[SHOCKING UPDATE! GARY ROSS IS NOT DIRECTING THE SEQUEL CATCHING FIRE!!! FIND OUT WHY - HERE]
The movie adaptation of The Hunger Games is an undisputed box office success, with a record-setting opening and over $350 million at the worldwide box office. One would think that with such a high level of achievement, Hunger Games director Gary Ross would be a lock for the in-development sequel, Catching Fire, but this apparently not the case.
We now have reports coming in that Ross in is pivotal negotiations with Lionsgate, the studio behind The Hungers Games, and that his return is far from being a sure thing.
To understand this situation, you first need some context:
As stated, Lionsgate owns The Hunger Games movies, and recently the studio merged with another small studio: Summit Entertainment, which owns The Twilight Saga movies. Summit had great financial success with Twilight in large part because of smart financial management; locking the principal cast into manageable contracts for each successive film, and (here's the part to note) switching directors between each installment of the series. Therein lies the issue that Lionsgate now faces.
THR reports Gary Ross is seeking an increased payday for Catching Fire. Negotiations between Ross and Lionsgate for the firsts Hunger Games were apparently tense, and the Oscar-nominated director took just $3 million to both direct and co-write the script. Given Ross' prestige and his heavy involvement with crafting HG, $3 million is really not that much (at least, in Hollywood terms). The studio didn't seal a sequel deal with Ross before Hunger Games debuted in theaters; its huge opening has only strengthened Ross' bargaining position - especially if he's once again expected to pull double duty, aiding Slumdog Millionaire writer Simon Beaufoy with the Catching Fire script.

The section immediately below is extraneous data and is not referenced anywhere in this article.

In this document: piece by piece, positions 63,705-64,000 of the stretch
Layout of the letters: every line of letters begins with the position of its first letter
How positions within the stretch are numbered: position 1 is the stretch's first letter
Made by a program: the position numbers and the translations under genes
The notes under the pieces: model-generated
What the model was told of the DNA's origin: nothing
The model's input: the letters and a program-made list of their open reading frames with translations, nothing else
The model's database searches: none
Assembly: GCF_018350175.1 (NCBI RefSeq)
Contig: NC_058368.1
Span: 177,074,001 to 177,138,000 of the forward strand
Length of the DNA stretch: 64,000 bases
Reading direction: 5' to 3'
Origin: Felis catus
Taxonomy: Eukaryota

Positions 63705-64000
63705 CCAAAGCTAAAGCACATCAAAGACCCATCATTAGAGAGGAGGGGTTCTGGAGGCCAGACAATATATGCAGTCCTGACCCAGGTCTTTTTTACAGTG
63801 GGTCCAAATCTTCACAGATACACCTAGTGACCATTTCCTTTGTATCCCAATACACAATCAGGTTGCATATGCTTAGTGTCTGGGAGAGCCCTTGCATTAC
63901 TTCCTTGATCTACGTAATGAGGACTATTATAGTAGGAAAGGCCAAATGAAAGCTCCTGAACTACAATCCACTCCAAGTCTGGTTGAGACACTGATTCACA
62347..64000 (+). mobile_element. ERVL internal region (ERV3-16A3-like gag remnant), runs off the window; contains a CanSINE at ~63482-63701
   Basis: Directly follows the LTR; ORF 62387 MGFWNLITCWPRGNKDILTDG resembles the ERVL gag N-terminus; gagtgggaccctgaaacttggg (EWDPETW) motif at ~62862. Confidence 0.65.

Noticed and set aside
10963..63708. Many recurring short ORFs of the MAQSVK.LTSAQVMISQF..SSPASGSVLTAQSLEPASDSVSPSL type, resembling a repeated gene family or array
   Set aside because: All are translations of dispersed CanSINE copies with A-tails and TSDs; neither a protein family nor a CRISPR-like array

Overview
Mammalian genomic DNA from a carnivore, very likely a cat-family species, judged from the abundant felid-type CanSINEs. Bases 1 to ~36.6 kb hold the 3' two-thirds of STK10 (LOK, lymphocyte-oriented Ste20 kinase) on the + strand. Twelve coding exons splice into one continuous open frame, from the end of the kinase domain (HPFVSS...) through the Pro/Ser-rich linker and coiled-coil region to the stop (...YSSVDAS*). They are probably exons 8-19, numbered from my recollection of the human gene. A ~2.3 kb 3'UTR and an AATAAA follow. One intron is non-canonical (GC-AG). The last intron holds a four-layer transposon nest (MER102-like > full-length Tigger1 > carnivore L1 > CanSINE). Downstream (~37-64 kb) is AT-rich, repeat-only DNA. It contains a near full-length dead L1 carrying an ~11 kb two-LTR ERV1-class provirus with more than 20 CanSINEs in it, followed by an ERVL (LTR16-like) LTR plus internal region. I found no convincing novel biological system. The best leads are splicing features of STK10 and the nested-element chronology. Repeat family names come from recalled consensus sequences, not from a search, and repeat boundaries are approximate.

[caption id="attachment_159236" align="aligncenter" width="570" caption="Ross with Hutcherson and Lawrence on 'Hunger Games' set"][/caption]
Both the Harry Potter and Twilight movie franchises made it a policy to switch directors often, resulting in some quality films (Alfonso Cuaron's Prisoner of Azkaban Potter film; David Slade's Eclipse) and some not-so-quality installments (David Yates' much-derided Order of the Phoenix; Chris Weitz reprehensible New Moon). The Hunger Games could roll the dice on a new director and could, conceivably, end up better for it (that is, if you ask those who were put-off by Ross' close-quarter, shaky-cam shooting style). On the other hand, the studio could end up with a generic director who might not be so bold in his stylistic choices, but doesn't really impress all that much, either (see: the directors of both Clash and Wrath of the Titans).
The cast is, of course, already locked for sequels (of which three are currently planned), so fans can breathe easy that their favorite Hunger Games characters will be back, at least.
We'll keep you updated on the status of Catching Fire as news comes to light.